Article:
Concerning the Middle East, Shimon Peres, Minister for Foreign Affairs of Israel, said there was broad agreement that the creation of an independent Palestinian State - non-military and economically viable - was the best bet. "A Palestinian State - which enables the Palestinians to breathe freedom, to initiate a new economy, to maintain their traditions, and enjoy the highest level of education - will also provide for real security," he said. What endangered this new solution was terror, however. Every democracy must have a non-democratic institution to defend itself, Mr. Peres noted. Armies were non-democratic, but without them, democracy would not prevail. "The Palestinian Authority, which is a State in the making, must establish one authority over all arms, all armies and all use of arms," he said. "Not for the sake of Israel, but for the sake of peace and their own destiny, so that bullets will not negate ballots. As long as terror persists, Israel has no choice but to defend its people."

The Minister for Foreign Affairs of Uzbekistan, Abdulaziz Kamilov, told the Assembly that in rallying the international coalition against terrorism, the world community should not neglect another equally dangerous threat, drug trafficking, which was the main financial support for terrorist and extremist activities. In recent years, the countries of Central Asia have been finding themselves face-to-face with large-scale aggression unleashed by international narco-syndicates. "It is clear that no country, no matter how powerful, can expect to successfully confront drug trafficking, unless fully supported by the international community," he said.

Turning to development cooperation, S.R. Insanally, Minister for Foreign Affairs of Guyana, said it was clear the prevailing international system was "deeply flawed" and had failed to achieve its primary objective of increasing growth and improving the quality of life in poor countries. Many debt and poverty traps that continued to ensnare millions of the world's poorest people were inherent in the system. As envisioned by the late President Cheddi Jagan of Guyana, the proposal for a New Global Human Order acknowledged that the major constraints affecting economic and social progress in developing countries resided in capacity limitation in the critical areas of markets, administrative and institutional structures, the leveraging of resources and the ability of developing countries to negotiate as equal partners in a number of forums outside the UN. The proposal sought to make development cooperation programmes more effective, optimize scarce financial resources and reduce the spread of poverty.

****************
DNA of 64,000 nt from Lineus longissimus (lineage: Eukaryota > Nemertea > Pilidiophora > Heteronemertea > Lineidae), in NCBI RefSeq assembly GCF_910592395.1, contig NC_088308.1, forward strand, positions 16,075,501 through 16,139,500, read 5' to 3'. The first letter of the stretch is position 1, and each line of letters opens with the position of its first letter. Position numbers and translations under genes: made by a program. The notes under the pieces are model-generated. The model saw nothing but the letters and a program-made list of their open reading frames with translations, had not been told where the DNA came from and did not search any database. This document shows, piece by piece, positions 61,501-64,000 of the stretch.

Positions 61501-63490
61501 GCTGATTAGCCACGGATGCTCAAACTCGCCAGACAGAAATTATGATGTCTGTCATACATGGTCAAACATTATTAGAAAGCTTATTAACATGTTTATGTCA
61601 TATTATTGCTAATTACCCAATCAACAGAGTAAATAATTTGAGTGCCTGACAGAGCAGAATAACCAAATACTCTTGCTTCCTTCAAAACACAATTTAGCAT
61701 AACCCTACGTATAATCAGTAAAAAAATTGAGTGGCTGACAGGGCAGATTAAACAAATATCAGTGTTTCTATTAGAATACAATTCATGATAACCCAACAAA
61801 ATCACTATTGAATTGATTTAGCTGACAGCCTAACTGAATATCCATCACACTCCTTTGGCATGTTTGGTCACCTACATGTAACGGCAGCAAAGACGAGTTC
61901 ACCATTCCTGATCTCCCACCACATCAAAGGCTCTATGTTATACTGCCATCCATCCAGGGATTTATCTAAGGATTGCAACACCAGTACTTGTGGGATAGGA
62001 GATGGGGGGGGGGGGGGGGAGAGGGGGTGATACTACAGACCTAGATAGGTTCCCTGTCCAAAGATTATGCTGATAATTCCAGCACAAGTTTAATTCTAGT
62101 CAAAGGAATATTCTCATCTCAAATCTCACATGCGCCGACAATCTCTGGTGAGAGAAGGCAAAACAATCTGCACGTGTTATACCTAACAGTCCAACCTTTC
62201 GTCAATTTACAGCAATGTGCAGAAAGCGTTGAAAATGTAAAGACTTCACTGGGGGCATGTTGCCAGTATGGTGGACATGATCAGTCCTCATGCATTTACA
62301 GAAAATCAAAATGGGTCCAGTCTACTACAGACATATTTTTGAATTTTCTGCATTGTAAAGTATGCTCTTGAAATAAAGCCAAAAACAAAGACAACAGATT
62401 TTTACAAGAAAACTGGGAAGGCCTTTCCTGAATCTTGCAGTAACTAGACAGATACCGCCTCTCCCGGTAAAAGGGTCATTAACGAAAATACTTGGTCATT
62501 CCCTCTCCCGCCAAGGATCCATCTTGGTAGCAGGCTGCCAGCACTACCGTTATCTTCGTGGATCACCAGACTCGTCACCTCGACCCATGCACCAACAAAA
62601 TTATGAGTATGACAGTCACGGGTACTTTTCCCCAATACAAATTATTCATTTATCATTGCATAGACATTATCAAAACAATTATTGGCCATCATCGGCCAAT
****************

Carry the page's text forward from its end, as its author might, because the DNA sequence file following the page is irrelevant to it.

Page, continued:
Sule Lamido, Minister for Foreign Affairs of Nigeria, said it was regrettable that conflicts and wars continued to be waged, and that Africa had a disproportionate share of those conflicts. Yet the experiences in Liberia and Sierra Leone had shown that the United Nations, in close partnership with regional and subregional organizations, could facilitate the return to peace and security. As for the economic situation on the continent, many African countries - despite welcome initiatives on debt relief - had neither grown out of debt nor been able to service their debts in a sustainable manner. This warranted a bolder approach, he said, such as outright debt cancellation. Efforts to resolve the problem should also be bolstered by collective action to discourage illegal transfer of funds from developing countries and the repatriation of such funds to their countries of origin.